Published November 1, 2012. From Cook's Illustrated.
This multilayered showpiece of meringue and buttercream coated in ganache might just be the best dessert you’ll ever make—plus you can prepare it the day before.
You rarely see dacquoise anywhere but fancy patisseries or high-end restaurants—and with good reason: Making one is a project to rival all projects.
We wanted a dacquoise that was manageable at home and eliminated some of the more bothersome features. And after all the time and effort we’d be putting in, we didn’t want our dessert to just satisfy our guests; we wanted it to render them speechless.
We wanted our meringue component to be light and airy, so we used a modified version of the traditional method, in which sugar is added to whipped egg whites. Instead of slowly adding all of the sugar after the whites reached soft peaks, we added just half of the sugar between the soft- and stiff-peak stages and then folded in the remainder at the end with the ground nuts. The eggs whites formed a light, airy foam in just a few minutes, and once baked, the meringue had a crisp-delicate texture that was easy to slice.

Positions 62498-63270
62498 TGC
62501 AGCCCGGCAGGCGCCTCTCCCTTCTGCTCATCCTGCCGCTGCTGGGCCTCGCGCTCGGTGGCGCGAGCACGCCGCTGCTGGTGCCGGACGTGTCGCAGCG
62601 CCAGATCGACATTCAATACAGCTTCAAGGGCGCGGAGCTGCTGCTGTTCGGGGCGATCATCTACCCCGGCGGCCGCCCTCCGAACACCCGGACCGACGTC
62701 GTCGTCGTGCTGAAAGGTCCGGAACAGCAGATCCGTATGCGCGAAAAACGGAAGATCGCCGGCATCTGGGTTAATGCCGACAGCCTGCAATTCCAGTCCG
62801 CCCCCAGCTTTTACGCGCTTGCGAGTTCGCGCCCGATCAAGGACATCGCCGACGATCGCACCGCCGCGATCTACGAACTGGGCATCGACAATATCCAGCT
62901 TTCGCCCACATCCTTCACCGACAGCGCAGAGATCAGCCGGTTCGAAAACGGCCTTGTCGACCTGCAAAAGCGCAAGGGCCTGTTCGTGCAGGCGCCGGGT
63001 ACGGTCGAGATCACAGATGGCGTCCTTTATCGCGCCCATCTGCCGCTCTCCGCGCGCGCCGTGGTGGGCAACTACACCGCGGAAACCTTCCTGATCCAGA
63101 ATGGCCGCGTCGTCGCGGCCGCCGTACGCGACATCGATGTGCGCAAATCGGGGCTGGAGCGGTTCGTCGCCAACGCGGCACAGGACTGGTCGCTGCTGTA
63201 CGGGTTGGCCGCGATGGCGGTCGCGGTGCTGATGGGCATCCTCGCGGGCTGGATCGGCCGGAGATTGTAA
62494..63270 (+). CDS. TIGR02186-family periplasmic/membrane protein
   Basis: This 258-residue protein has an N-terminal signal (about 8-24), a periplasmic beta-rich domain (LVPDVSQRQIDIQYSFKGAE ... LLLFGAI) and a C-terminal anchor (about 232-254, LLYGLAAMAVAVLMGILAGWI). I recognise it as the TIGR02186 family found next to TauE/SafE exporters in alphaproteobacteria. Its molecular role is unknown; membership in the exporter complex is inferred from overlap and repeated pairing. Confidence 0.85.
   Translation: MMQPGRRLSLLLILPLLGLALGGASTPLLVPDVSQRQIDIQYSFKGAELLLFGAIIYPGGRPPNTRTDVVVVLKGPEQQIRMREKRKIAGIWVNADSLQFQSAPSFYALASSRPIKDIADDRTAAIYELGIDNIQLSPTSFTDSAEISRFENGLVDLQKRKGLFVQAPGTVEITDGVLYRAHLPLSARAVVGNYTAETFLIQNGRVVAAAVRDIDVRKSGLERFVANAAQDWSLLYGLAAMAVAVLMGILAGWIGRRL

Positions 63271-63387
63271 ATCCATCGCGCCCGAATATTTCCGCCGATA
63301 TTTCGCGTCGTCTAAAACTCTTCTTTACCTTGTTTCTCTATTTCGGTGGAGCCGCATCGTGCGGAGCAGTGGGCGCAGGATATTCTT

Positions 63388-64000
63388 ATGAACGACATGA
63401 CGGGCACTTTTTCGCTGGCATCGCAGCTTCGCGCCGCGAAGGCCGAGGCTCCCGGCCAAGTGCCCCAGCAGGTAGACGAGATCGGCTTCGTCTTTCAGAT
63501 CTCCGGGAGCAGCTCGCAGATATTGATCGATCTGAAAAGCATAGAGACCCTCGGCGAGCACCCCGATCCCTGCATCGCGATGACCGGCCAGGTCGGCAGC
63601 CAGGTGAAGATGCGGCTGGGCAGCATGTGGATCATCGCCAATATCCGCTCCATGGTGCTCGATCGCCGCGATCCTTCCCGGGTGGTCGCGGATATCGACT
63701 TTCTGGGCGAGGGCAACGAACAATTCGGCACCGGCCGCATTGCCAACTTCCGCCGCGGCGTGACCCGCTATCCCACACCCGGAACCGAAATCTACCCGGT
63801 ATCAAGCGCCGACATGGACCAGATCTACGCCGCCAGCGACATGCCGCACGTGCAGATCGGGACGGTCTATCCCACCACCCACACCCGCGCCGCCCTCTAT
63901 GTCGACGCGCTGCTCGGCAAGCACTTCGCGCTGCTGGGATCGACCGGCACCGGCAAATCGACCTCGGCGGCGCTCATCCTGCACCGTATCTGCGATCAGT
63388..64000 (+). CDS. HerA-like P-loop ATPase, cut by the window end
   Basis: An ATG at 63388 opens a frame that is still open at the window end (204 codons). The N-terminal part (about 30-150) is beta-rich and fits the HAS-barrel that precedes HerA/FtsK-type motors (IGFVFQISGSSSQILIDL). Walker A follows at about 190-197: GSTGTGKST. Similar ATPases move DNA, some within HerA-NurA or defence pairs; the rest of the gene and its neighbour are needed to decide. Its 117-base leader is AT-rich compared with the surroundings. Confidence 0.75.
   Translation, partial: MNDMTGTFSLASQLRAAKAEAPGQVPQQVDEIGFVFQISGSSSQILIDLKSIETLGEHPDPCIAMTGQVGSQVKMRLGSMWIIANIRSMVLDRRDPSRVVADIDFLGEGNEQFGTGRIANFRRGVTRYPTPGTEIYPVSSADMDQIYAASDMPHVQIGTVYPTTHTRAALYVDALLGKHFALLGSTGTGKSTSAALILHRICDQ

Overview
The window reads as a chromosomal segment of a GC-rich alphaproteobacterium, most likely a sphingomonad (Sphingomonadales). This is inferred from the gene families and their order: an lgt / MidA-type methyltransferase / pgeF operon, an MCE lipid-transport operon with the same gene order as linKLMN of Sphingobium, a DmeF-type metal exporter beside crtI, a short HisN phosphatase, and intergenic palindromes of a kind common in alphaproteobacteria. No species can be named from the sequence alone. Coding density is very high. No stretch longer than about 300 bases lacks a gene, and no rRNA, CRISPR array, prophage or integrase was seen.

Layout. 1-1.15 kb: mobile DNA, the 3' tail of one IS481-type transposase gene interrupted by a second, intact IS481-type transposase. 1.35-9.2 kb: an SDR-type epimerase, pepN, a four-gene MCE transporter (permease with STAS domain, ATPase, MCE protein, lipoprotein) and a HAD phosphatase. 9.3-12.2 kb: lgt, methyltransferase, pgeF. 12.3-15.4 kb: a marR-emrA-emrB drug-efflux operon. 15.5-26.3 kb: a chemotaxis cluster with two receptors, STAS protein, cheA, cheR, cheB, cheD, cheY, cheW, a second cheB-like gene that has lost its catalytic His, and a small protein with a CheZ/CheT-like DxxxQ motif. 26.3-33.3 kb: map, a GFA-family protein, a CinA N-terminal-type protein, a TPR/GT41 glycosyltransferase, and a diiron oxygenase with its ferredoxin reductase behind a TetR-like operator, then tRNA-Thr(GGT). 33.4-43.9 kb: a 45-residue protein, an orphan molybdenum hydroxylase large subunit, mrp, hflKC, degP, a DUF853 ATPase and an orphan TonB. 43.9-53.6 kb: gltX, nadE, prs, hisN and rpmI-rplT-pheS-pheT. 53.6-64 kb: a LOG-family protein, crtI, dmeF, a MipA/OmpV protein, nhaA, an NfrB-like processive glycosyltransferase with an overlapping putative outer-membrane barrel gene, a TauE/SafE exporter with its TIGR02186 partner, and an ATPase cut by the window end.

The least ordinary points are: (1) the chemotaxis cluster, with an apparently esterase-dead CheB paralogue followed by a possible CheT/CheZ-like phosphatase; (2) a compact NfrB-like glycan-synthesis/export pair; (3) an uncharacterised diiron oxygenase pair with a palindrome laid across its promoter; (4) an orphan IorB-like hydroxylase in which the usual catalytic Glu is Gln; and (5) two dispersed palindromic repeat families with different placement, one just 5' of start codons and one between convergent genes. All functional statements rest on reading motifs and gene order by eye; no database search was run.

With the meringue’s texture nailed down, we considered its shape. We knew a rectangular dacquoise would be easier to slice neatly than a round one. So we spread the meringue into one big rectangular piece, spritzed the top with water to prevent it from cooking faster than the bottom, and baked it. After it spent 90 minutes in the oven and the same amount of time drying—considerably less time than traditional recipes—we cut it into four even pieces using a serrated bread knife, a gentle scoring motion, and a ruler.
For the buttercream component, we settled on German-style, which is whipped together from butter and pastry cream, a simple custard made with egg yolks that doesn’t need to be temped with a thermometer. To boost its flavor, we included espresso powder and almond liqueur, which complemented the nutty meringue.
Finally, we moved on to the ganache. To make sure our dacquoise was bursting with chocolate flavor, we spread some on each layer of meringue as we were building it. That way, there was crisp, nutty meringue; rich buttercream; and silky ganache in every bite.list of recipes